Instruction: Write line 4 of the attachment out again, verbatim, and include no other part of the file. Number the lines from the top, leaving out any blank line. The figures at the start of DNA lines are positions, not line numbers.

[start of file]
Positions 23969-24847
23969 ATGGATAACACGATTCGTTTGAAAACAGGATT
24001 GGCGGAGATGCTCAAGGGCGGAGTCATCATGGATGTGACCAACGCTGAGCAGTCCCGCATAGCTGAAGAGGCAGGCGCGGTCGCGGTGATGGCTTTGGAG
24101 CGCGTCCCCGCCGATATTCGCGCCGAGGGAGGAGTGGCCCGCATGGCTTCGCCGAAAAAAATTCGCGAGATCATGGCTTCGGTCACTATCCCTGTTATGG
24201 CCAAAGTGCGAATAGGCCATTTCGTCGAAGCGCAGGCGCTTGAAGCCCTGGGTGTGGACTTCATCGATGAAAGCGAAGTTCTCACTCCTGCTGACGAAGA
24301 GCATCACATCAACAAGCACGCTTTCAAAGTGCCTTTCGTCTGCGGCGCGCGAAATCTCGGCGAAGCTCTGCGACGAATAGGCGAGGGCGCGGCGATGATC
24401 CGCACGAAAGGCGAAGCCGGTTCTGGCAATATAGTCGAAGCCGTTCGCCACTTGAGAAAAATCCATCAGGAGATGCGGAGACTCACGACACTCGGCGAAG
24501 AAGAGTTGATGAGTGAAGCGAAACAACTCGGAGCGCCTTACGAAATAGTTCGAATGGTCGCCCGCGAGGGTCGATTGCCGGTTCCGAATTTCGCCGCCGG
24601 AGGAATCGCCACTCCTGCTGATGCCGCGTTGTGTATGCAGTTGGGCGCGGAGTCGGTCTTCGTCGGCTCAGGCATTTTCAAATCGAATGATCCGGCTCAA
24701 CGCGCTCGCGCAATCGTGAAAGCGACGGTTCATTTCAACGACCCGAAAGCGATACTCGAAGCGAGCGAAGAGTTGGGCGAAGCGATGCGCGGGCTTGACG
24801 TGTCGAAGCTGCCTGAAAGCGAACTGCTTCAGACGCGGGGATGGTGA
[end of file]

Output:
24101 CGCGTCCCCGCCGATATTCGCGCCGAGGGAGGAGTGGCCCGCATGGCTTCGCCGAAAAAAATTCGCGAGATCATGGCTTCGGTCACTATCCCTGTTATGG